Admittedly, he does also cause problems for Mitchell as his man clogs the lane when he drives. But again, their needs to be better execution on his team's offence to put him in a more effection position.
The Jazz do not have reliable shooters, which then allows the lane to get even more congested. Factor that with Mitchells own decision making down the stretch. While courageous it was equally questionable and more a reflection of his own inability to create when the lane is clogged
Point being, if you’re going to have a big man out there playing hard. Don’t ignore them on offence, aim to punish switches on offence and not just let him get wiped on defence. Put them in positions to be successful.
Rockets are susceptible to cold streaks
If James Harden goes 0-15 to start the game and you still lose, you deserve to lose in 5. But some credit needs to go to Tucker and Gordon and the other role players.
Rockets need them to keep up this hot shooting. The unfortunate Achilles heel of the rockets is there tendency to go cold due to the style they play. I talked about this in depth in a previous article.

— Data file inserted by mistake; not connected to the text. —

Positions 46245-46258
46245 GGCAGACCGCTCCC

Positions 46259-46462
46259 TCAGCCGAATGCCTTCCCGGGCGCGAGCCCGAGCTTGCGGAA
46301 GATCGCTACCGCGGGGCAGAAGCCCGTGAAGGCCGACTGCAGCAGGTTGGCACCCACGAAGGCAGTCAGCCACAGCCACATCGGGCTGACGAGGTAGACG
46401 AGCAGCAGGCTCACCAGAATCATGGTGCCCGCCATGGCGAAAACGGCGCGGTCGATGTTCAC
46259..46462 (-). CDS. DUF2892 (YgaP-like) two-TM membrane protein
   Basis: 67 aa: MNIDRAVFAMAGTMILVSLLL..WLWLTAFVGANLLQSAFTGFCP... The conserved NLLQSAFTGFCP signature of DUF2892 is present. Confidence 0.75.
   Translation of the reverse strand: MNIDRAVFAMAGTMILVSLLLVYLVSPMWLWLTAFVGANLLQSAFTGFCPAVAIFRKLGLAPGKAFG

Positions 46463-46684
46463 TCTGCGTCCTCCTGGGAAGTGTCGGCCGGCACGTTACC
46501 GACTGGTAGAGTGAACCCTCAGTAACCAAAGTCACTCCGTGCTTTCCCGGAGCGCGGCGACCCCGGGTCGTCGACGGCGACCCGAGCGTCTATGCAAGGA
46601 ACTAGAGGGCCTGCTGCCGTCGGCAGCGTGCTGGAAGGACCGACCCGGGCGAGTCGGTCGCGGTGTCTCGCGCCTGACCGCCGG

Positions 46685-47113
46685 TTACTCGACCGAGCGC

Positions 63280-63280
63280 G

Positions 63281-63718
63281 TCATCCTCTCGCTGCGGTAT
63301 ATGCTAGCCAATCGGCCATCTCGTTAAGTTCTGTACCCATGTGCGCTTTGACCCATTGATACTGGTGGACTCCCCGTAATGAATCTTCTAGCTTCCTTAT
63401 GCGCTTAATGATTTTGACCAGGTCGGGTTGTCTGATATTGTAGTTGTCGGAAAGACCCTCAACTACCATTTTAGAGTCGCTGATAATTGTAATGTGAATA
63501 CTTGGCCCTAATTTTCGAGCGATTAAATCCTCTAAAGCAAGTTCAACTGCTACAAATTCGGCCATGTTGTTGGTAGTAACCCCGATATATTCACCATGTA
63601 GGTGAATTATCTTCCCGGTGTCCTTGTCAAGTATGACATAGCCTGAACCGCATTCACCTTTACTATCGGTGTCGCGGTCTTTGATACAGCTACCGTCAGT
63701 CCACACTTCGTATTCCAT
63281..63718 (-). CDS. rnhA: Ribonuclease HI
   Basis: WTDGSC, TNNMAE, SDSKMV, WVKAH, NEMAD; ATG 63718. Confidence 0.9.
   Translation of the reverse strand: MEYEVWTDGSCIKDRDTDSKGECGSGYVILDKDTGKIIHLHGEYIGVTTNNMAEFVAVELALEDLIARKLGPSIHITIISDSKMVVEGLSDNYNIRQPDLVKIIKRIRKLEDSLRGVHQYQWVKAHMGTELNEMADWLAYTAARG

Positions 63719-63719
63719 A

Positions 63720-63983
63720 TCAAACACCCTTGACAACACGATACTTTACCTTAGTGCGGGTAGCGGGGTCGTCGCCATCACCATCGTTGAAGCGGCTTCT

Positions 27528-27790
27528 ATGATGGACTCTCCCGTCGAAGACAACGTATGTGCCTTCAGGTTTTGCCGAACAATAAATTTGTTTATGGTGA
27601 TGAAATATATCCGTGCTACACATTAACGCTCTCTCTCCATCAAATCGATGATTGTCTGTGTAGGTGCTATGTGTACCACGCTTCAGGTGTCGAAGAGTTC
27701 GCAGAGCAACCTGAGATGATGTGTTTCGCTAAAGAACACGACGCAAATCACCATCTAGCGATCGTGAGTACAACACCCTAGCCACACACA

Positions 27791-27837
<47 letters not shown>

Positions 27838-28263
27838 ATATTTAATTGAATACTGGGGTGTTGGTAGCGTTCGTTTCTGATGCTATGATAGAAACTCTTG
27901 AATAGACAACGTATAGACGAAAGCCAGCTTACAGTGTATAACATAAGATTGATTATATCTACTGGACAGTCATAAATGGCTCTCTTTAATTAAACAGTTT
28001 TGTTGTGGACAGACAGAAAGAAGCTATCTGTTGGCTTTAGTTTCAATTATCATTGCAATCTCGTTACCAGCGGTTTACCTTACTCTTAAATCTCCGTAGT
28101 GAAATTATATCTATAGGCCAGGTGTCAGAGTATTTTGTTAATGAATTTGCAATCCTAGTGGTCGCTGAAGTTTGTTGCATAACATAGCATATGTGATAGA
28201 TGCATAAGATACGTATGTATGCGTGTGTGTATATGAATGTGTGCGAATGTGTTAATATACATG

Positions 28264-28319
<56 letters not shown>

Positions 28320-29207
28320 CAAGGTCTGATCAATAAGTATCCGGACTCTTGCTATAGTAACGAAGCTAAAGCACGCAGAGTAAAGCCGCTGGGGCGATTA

They have no quick hits in their playbook to get some of their role players involved. So when everyone starts missing shots. It can be an exponential problem.
Obviously, if Harden plays this inefficiently against Golden State (Again - Assuming they win their series). They lose. He needs to bring it all to the table at least four times if they want to make it to the Western Conference Finals.
He has yet to have a significant MVP-type calibre series in his career thus far. And although he needs to play better. He is great enough to bounce back strong. This might end up being the kind of series they needed, where their role players stepped up and determined the outcome of multiple games.